(MENAFN - Khaleej Times) A January 27 opinion piece in The Wall Street Journal by a group of 16 scientists, "No Need to Panic About Global Warming," contained many of the standard criticisms of climate skeptics in a succinct statement. The essay argued that the globe is not warming and delaying policies to slow climate change for 50 years will have no serious consequences.
At a time when we need to clarify public confusion about the science and economics of climate change, the 16 scientists have muddied the waters. Here, I describe some of their mistakes.Their first claim is that the planet is not warming. More precisely, "Perhaps the most inconvenient fact is the lack of global warming for well over 10 years now."
It's easy to get lost in the tiniest details here. Most people will benefit from stepping back and looking at the record of actual temperature measurements. Data from 1880 to 2011 on global mean temperature averaged from three sources. We don't need complicated statistical analysis to see that temperatures are rising. Furthermore, they're higher during the last decade than they were in earlier decades.
One of the reasons that drawing conclusions on temperature trends is tricky is that the historical temperature series is highly volatile. The presence of short-term volatility requires looking at long-term trends. A useful analogy is the stock market. Suppose an analyst says that because real stock prices have declined over the last decade, which is true, it follows that there's no upward trend. Here again, an examination of the long-term data quickly shows this to be incorrect. The last decade of temperature and stock market data are not representative of longer-term trends. The finding that global temperatures are rising over the last century-plus is among the most robust findings of climate science and statistics.
The question here is whether emissions of CO2 and other greenhouse gases will cause net damages, now and in the future. This question has been studied extensively. The most recent thorough survey by the leading scholar in this field, Richard Tol, finds a wide range of damages, particularly if warming is greater than two degrees Centigrade. Major areas of concern are sea-level rise, more intense hurricanes, losses of species and ecosystems, acidification of the oceans, as well as threats to the natural and cultural heritage of the planet.
A final point concerns economic analysis. The 16 scientists argue, citing my research, that economics does not support policies to slow climate change in the next half-century:
A recent study of a wide variety of policy options by Yale economist William Nordhaus showed that nearly the highest benefit-to-cost ratio is achieved for a policy that allows 50 more years of economic growth unimpeded by greenhouse gas controls.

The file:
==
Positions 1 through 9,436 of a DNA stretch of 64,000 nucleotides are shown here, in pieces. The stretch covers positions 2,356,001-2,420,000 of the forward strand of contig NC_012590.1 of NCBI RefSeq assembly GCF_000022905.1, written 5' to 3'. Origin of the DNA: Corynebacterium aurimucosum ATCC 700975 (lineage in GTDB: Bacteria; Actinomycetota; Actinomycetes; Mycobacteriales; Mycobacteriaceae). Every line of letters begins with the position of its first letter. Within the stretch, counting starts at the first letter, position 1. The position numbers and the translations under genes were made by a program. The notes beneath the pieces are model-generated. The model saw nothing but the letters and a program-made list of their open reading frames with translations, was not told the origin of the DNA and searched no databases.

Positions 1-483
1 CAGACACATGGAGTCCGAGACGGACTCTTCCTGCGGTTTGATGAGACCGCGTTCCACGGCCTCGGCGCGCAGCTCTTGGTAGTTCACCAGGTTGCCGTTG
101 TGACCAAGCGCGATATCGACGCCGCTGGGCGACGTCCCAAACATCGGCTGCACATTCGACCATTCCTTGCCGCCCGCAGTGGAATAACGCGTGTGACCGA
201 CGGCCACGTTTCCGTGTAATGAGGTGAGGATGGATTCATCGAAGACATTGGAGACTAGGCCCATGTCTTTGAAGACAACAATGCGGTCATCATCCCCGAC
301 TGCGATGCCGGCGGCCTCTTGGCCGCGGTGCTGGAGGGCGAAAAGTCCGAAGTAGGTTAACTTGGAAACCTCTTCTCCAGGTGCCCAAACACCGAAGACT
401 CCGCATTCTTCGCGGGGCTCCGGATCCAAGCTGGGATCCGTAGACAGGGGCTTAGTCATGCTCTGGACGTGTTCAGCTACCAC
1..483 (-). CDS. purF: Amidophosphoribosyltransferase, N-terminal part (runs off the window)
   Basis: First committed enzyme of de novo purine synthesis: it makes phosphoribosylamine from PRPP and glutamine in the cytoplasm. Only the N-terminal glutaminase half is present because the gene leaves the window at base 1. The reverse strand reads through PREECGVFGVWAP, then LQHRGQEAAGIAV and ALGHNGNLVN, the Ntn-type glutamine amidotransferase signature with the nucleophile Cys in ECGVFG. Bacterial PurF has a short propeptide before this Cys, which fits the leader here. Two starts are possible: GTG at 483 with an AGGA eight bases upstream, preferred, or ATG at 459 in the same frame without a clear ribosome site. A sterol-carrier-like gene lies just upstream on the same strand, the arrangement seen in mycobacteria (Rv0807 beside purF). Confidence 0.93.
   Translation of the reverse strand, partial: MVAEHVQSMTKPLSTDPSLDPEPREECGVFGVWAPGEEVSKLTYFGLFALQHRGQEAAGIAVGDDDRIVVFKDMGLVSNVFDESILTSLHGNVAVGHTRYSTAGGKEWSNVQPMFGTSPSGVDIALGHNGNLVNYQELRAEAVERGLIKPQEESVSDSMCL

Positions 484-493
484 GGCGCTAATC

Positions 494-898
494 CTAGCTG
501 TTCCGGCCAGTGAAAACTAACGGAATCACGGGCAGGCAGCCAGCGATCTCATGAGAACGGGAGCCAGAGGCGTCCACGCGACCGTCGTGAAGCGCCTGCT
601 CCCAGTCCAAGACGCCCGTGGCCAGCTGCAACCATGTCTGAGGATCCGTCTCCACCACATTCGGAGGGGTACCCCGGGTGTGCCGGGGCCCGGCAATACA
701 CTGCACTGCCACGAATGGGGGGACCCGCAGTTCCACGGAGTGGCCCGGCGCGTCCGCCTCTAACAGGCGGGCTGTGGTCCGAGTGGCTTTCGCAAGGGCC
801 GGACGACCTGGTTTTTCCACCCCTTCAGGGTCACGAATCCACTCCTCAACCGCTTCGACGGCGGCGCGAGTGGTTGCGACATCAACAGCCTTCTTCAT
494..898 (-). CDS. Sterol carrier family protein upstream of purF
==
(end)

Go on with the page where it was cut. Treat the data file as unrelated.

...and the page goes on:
This would be especially beneficial to the less-developed parts of the world that would like to share some of the same advantages of material well-being, health and life expectancy that the fully developed parts of the world enjoy now.
The first problem is an elementary mistake in economic analysis. The authors cite the "benefit-to-cost ratio" to support their argument. Elementary economics teaches that this is an incorrect criterion for selecting investments or policies. The appropriate criterion for decisions in this context is net benefits " that is, the difference between, not the ratio of, benefits and costs.
My study is just one of many economic studies showing that economic efficiency points to the need to reduce CO2 and other greenhouse gas emissions immediately. Waiting another 50 years is not only economically costly, but will also make transition more costly when it eventually takes place.
Current economic studies also suggest that the most efficient policy is to raise the cost of CO2 emissions substantially, either through cap-and-trade or carbon taxes, to provide appropriate incentives for businesses and households to move to low-carbon activities. Yes, there are many uncertainties. That does not imply that action should be delayed.
If anything, the uncertainties would point to a more forceful policy " one starting sooner rather than later " to slow climate change.
The 16 scientists urge avoiding alarm about climate change. I'm equally concerned by those who allege that we'll incur economic catastrophes if we take steps to slow climate change. The claim that cap-and-trade legislation or carbon taxes would be ruinous to our societies does not stand up to serious economic analysis. We need to approach the issues with a cool head and respect for sound logic and good science.
William D. Nordhaus is Sterling Professor of Economics at Yale University. He has received support for research on the economics of climate change during the last decade from the National Science Foundation, the Department of Energy and the Glaser Foundation